With 91 percent of the 8.8 million tons of plastic added to oceans each year originating in rivers, the Yangtze and five other Chinese rivers are the dominant polluters.
Pollution of the marine environment with plastic debris is widely recognized as an increasing ecological concern because of the chemical persistence of plastics and their fragmentation into “microplastics,” which can be ingested by small organisms, such as zooplankton, that are eaten by increasingly larger predators in the food chain.
Production of plastics began in 1950 with 2.3 million tons, and has grown to 448 million tons in 2015. 18 percent of plastics produced that is improperly handled after use is referred to by researchers as “mismanaged plastic waste.” Given global production trends, it is estimated that “mismanaged plastic waste” will triple to 170-292 million tons by 2060.
China currently dominates the plastics industry with about 143 million tons of production, or about 29 percent of the global market share. But China for decades also provided reprocessing services for about 70 percent of global plastic recycling.
Almost two thirds of new plastic produced is used for commercial purposes with an average life expectancy of about ten years. But China produces about half of all plastic packaging materials that have an average life expectancy of only six months.
Since most plastic packaging wrap cannot be profitably recycled, much of China’s domestic plastic waste and imported plastic were disposed of by non-regulated “fly-by-night recyclers” that “dumped stuff they couldn’t recycle, causing pollution on land and in waterways,” according to a National Public Radio investigative report.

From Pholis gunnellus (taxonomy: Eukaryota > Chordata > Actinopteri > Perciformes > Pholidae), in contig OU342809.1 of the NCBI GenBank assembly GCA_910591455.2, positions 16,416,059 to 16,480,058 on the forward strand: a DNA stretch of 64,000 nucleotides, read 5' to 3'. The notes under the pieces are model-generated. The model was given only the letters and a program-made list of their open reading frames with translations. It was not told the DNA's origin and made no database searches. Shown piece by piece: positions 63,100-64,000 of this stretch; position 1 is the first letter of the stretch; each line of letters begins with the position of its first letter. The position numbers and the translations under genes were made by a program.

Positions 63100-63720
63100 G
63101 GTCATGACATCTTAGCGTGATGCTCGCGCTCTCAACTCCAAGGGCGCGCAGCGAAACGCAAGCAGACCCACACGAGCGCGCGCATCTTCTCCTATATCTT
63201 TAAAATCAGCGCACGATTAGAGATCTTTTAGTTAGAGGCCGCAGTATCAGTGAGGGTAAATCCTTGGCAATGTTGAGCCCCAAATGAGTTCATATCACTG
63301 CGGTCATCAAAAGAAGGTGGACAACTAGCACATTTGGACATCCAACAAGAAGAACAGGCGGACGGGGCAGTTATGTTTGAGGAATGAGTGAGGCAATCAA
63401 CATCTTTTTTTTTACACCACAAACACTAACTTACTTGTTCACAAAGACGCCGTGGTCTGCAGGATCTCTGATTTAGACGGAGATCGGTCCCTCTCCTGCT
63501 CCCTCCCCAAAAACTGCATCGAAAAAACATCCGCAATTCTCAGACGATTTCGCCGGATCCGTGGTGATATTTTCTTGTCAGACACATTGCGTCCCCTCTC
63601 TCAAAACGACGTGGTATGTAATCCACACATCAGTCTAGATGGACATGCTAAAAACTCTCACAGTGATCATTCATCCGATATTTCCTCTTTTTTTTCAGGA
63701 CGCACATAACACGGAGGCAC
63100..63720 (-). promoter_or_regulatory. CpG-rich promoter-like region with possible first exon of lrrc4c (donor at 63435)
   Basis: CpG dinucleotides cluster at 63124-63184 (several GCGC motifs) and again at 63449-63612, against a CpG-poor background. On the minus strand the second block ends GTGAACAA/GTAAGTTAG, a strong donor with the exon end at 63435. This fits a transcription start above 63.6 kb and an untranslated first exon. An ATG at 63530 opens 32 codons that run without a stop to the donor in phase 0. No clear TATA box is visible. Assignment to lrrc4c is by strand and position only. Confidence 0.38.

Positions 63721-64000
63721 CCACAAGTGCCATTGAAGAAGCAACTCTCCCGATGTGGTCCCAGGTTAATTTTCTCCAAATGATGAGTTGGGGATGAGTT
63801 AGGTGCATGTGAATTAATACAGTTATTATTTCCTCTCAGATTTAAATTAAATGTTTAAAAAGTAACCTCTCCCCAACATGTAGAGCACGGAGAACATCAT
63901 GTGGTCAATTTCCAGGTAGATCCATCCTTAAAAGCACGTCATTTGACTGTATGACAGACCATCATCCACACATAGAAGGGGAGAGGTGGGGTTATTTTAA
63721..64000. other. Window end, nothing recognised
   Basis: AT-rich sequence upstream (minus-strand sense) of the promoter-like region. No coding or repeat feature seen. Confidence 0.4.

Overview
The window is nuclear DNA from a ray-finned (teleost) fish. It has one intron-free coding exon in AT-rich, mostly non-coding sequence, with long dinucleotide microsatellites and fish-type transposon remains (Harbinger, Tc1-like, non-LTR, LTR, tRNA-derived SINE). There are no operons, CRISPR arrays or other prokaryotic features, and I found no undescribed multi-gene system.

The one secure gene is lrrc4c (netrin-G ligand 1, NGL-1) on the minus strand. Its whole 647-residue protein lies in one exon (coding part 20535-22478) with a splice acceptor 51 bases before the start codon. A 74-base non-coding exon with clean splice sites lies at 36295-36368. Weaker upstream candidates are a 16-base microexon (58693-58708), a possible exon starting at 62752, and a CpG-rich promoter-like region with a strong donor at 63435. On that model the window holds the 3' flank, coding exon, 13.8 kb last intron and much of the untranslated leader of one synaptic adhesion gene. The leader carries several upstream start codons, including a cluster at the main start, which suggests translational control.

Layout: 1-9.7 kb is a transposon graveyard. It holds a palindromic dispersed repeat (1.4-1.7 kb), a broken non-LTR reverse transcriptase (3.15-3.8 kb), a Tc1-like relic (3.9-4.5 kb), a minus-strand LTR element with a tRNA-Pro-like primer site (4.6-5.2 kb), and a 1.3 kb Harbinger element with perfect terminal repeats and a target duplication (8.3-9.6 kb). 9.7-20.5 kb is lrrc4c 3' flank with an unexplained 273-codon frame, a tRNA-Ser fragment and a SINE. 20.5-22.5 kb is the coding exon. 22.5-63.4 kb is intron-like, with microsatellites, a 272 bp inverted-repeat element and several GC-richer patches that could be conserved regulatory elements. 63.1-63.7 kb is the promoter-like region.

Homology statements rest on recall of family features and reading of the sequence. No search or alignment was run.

Of the 8.8 million tons of plastic waste that flows down the world’s “small first order streams to large rivers that discharge to the sea,” the “top ten” polluting rivers account for 88-95% of plastics that flow each year into the world’s oceans.
The six Chinese rivers on the “top ten” list—the Yangtze, Yellow, Hai, Pearl, the Amur that borders Russia, and the headlands of the Mekong River—account for about 3.8 million tons, or almost half of the world’s plastic flow into the oceans. The Yangtze alone accounts for 1.6 million tons of plastic discharged into the oceans.
The Chinese regime began cracking down on plastic pollution beginning in 2017, with the central government moving to ban almost all trash imports by mid-2018. The move ended the 700,000 tons of plastic refuse exported each year by the United States to China.
The Huffington Post reported that the city of Shanghai began enforcing mandatory residential and commercial color-coded sorting for garbage: black bins for “dry,” brown for “wet,” blue for “recyclable” and red for “hazardous.” Sorting waste into these categories became mandatory in the city on July 1.
China only recycles about 20 percent of its waste, compared to about 35 percent in the United States. The nation historically relied on millions of “informal” entrepreneurs that dug through the trash containers for plastics and glass to sell. To increase recycling volume, Shanghai’s fine for each recycling color infraction is now 200 yuan, or about $28.